What I’m Learning So Far As a Business Owner


The most common emotion I have as a brand new business owner is uncertainty. The next two emotions are fear and optimism. Somehow they go hand-in-hand.

I’m beginning to think it’s going to be a long while before I know what I’m really doing. Until then I must be content flying by the seat of my pants, believing in my ideas and my team, and play the role of the good news prophet.

There’s a difference between being a prophet who bears good news and a manager who wants to their ears to be tickled. We’ve all worked for bosses who only want to hear the good news. To me, that’s problem avoidance. One of the first things I told my partners when I selected them was that I want to hear the bad news. It’s my job as the founder and owner of Endever Publishing Studios to figure our how to clean up the mess. And if I can’t come up with a solution, then I ask for help. I wouldn’t have invited my teammates to be apart of Endever if I couldn’t rely on them for help.

After all, I’m just a business owner. I’m not perfect.

So what do I mean by being a good news prophet? While fear an optimism go hand-in-hand, I must not let my fear show. It’s imperative that I keep that part inside and display my optimism as much as I can. I must forecast good news so that my team and my writers will continue to believe in Endever.

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Does that mean I make stuff up just to lead them over a cliff?

Absolutely not! I’m busy working and reworking my business foundations until I feel I get something right. Pioneering a new publishing company means plotting out a succinct process for our book productions, routing book sales to benefit all parties involved and help the company grow, deciding what roles are most needed and what jobs those roles will consist of, and so on.

That’s where I’m at now as of the writing of this post. That way, when I get all the wheels greased and spinning in the right direction, I can forecast good news. I can be sure of myself because I will have sought out advise from key people, and in the end I will believe that I’ve made the right decisions for Endever and everyone involved.

That’s handling and cleaning up problems and prophesying good news. That’s freeing my teammates to do what I’ve instructed them to do within their area of expertise. And to me, that’s creating a safe and healthy environment for authors and other key players to join in the future.

I’ve got a long way to go, but like hopscotch, I’m doing my best to land straight in all the right spots.

Published by Andrew Toy

Writer when I'm not being a husband or dad. So mostly just a husband and dad.

26 thoughts on “What I’m Learning So Far As a Business Owner

  1. Interesting post; been there (several times) and I know the thrills and have the scars from the bumps.

    If I may offer some advice:

    1. Watch the cash. Nothing destroys the time available to a business founder than a cash crisis, and they can happen awfully quickly when things don’t go as planned.

    2. Keep updating and amending your business plan. Review your performance against target at least monthly. As well as cash, are your costs and sales on plan? And what about non-financial targets like web hits number of submissions etc.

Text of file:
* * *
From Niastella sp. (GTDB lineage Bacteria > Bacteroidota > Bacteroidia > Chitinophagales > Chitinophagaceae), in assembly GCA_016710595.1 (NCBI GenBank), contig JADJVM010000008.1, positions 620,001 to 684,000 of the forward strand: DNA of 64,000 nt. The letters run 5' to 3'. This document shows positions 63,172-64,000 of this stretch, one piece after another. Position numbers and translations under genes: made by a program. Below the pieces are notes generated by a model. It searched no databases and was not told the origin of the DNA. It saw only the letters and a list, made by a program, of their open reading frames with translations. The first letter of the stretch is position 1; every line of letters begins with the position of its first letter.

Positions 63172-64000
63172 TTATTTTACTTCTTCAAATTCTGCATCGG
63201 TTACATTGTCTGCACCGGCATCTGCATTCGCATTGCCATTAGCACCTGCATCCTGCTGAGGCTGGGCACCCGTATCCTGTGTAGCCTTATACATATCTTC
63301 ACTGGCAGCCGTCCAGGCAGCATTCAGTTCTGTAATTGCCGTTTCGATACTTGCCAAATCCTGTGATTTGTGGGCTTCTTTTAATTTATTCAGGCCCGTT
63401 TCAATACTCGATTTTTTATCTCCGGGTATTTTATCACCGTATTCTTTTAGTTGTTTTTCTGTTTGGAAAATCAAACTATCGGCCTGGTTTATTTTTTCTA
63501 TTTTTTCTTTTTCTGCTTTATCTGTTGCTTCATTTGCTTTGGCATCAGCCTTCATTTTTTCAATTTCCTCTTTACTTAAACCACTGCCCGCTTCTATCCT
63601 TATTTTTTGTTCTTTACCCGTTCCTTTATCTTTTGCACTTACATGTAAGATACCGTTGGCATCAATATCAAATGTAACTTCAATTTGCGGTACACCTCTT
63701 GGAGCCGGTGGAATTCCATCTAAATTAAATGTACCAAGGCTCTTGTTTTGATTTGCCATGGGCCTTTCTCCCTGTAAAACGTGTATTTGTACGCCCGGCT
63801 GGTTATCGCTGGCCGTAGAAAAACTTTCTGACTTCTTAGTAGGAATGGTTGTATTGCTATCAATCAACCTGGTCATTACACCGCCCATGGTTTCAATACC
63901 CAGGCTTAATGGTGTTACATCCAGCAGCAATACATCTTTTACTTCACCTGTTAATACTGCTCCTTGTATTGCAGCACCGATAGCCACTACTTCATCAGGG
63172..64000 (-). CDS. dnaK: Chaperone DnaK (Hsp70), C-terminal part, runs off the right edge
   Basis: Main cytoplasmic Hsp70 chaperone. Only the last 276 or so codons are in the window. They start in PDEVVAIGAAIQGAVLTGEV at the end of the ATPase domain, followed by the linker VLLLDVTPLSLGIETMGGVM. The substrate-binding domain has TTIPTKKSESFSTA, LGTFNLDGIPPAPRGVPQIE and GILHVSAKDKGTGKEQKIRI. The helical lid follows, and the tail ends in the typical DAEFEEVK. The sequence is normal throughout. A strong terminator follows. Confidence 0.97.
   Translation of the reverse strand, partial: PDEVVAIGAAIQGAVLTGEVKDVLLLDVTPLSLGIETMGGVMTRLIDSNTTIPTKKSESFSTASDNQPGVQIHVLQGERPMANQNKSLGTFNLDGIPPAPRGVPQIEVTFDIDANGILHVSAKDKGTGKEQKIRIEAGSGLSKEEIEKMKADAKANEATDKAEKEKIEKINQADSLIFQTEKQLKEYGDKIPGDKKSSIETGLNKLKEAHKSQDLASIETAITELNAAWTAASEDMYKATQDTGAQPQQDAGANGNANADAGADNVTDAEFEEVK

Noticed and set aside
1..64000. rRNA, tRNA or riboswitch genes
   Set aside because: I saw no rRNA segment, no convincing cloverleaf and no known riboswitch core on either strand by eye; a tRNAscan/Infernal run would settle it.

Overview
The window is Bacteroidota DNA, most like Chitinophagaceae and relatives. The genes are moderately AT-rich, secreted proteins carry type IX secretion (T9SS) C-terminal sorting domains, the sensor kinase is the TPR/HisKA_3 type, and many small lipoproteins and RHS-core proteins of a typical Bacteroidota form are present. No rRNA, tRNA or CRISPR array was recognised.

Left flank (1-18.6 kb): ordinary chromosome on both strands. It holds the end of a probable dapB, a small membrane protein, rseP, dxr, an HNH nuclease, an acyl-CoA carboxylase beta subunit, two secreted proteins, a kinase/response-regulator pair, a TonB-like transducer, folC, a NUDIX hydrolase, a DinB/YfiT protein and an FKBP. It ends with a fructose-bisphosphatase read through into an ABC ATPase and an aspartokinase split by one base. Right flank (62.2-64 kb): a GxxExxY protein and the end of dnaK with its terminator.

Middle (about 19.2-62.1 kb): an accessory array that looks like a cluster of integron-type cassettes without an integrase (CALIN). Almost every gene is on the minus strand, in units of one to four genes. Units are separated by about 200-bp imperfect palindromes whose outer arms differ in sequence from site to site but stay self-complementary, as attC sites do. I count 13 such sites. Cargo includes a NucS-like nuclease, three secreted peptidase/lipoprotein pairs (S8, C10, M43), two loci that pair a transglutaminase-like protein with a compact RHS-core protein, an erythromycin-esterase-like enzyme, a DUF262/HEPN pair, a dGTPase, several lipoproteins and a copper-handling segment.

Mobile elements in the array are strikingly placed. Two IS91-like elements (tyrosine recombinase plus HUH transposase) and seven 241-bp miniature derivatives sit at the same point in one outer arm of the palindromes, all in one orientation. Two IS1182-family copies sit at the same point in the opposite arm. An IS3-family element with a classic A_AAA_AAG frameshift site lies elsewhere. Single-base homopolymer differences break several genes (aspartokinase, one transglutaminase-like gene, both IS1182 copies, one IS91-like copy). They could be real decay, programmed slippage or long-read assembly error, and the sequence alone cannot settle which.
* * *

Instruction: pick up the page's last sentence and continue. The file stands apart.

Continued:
3. Keep shareholders and investors informed; when things get tight they are your salvation. Don’t shy away from bad news, particularly if you have solved it.

    4. Make sure your team understand the basics of the business, how you make money and how much their tasks cost. They need this to succeed just as much as you so give them the information to help them build a success.

    5. Find a confidant as chairman or mentor and make time to spend with them, ideally 30 minutes to an hour a week.

    I hope that is not presumptuous and am sure that you probably knew it anyway.

    Good luck and have fun!


    1. Sir,

      This is incredibly helpful information. Though some is basic, even the most primal tips are helpful when I’m sure to lose my head. I’m copying this and pasting it in my list of things to remember. I cannot thank you enough for this.


      1. Andrew
        My pleasure. If you do only one thing, do point 5.
        Less of the “sir”, my name is paddy. Feel free to contact me via paddybc@btinternet dot com
        Best of luck.


  2. Remember the Stockdale paradox: As a leader, you must retain faith that you will prevail in the end AND at the same time confront the most brutal facts of your current reality. During the second world war, Churchill demonstrated unusual courage in facing reality. He established an independent Statistical Office whose job it was to continuously feed him unfiltered facts about how the war was actually progressing, no matter how brutal the truth. โ€œFacts,โ€ said Churchill, โ€œare better than dreams.โ€ Yet even in the darkest hour, he believed that Britain would be victorious over the Axis.


      1. I stole it from Jim Collins mostly. His book “Good to Great” is excellent. He actually interviewed Admiral Stockdale, the highest ranking US prisoner in the Vietnam war, and the Stockdale Paradox” came from that conversation. If you haven’t read GTG, I highly recommend picking it up.


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